When I was back home, I constantly reminded myself of my schedule. I may or may not leave so soon, I realized. There was really no fixed date, no pressing matter to attend to.
Then came the invitation for dinner, around a week after Jad’s funeral. We (my friends/classmates) haven’t really had a chance to talk about things out in the open. The situation was a delicate one. But the dinner had to happen. Naturally, I hosted it, and played the part of the cook. It’s a part I like to play because I think cooking for people who matter is on the list of things that feed my soul.
I didn’t want it to be complicated. My dinners have never tried to be uptight and I want it to stay that way. I love my people, and maybe that helps.
And I love pork. Strokes of brilliance on this blog have always involved pork, one way or the other. When I was thinking about what to prepare for dinner, a glorious way to feast on pork was on my mind.
And this, my friends, is glorious (if I do say so myself).
Porchetta was on my mind when I was preparing my list. I’ve always wanted to make it, and I did get a chance to witness how it’s done when I was in school. But I also found myself craving for lechon while I was home. Mom would relent and come home with a small package of chopped up pig for me. That may have happened more than once.
I thought about taking a nice slab of pork belly and drowning it in the typical lechon aromatics (minus the calamansi because I don’t like it). Roasting it on low for a few hours makes it dastardly fork-tender, and during the last hour of baking, cranking the heat up will yield a crackling so divine.
The result blew me away. There is no breakthrough, no secret technique, no new flavor. I just made damn good lechon, and that for me, was a new notch in my belt. And if I’m being corny here, I’d like to call it “pinoychetta”. I’m also clever like that.
All in all, I had two more attempts just to prove the first one wasn’t a fluke. The first one was a trial-run (my mom and her office mates were the lucky ones). The second was for the dinner, and the last was the big bang before I left.
The dinner itself was great. They loved the pork. Because they’re my friends, naturally they had to sing praises.
They were fed well, we talked until we had no more stories to tell, and one of my friends, Jam, received a birthday cake a week early. It was a heavy chocolate cake with coffee buttercream, studded with shards of almond praline. I didn’t bring my piping tips so I was rubbish with the rosettes, but they liked it.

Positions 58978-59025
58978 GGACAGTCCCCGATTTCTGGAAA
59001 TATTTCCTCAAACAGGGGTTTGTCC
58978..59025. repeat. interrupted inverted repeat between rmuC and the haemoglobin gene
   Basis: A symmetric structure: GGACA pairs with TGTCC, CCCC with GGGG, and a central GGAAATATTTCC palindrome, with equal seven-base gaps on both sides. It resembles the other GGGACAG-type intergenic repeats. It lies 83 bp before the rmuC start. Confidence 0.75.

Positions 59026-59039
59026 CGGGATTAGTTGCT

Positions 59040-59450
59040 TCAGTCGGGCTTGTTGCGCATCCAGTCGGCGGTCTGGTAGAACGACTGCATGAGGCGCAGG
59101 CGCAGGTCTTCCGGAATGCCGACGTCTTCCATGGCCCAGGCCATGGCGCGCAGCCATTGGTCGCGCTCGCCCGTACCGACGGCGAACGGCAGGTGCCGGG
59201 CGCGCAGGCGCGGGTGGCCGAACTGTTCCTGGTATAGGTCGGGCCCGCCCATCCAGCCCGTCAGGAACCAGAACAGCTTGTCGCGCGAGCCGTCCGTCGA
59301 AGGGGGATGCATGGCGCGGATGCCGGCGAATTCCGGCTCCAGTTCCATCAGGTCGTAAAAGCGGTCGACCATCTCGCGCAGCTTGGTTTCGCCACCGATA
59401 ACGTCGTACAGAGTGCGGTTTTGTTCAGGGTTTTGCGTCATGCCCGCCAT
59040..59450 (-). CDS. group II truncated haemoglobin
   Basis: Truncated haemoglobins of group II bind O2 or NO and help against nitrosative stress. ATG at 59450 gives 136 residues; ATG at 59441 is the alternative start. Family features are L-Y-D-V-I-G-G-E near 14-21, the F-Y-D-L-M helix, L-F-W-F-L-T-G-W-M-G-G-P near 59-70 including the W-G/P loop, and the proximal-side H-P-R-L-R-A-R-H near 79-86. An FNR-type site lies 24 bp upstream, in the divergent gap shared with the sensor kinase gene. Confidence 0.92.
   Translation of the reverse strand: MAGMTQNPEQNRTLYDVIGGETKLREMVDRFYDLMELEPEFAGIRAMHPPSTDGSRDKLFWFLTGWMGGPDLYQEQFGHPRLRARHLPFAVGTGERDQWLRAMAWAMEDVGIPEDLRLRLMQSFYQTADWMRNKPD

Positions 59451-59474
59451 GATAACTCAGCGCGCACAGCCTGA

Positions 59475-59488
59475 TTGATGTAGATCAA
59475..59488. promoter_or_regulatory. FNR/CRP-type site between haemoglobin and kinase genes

It was also passed around for posterity and the July babies went nuts. Somehow bearing the brunt of loss seemed lighter, even just for a night. I haven’t laughed so hard in a while.
So this pork is a thing of beauty. It’s not something you would whip up on a weeknight (but I’m not stopping you!). Reserve a weekend. Prepare this on Saturday, wake up early on Sunday to start roasting it. By lunchtime, you feast and the next day, you fast.
Roasted Pork Belly “Lechon”
- 1.5 kg pork belly slab, skin on
- 3 whole garlic bulbs, peeled and roughly chopped
- ½ cup oregano leaves, washed then chopped
- 3 red onions, peeled and chopped
- around 4 – 5 lemongrass stalks, sliced
- the zest from 1 lemon
- juice from 1 lemon
- a little over 1/8 cup salt, plus more for an even rub around the pork
- 4 tablespoons crushed black pepper
Combine all the aromatics in a bowl and mix well. Lightly mash everything together with the back of a spoon. Alternatively, use a food processor to bring everything together with only around 2-3 pulses.
With the skin side down, rub the mixture all over the meat. Roll the slab, carefully invert the meat and secure it with butcher’s twine (and lemongrass leaves, like what I did). It’s okay if there are a few pieces of herbs that fall off, you can place it back later. Rub coarse salt all over the meat, including the skin. With a paring knife or fork, poke the skin of the meat. This will ensure a nice crackling. Transfer it to a roasting fitted with a rack and the bottom lined with foil. Place it in the refrigerator to chill overnight. This will dry the skin, which helps the crackling form.
Preheat the oven to 160 C. Just to be sure, pat the skin of the pork dry with a paper towel. Roast the pork for 5 hours. Afterwards, increase the temperature to 220 C, and allow the pork’s crackling to form. This will take another 30 minutes to an hour. When done, remove from the oven and allow to cool a bit before slicing. Enjoy!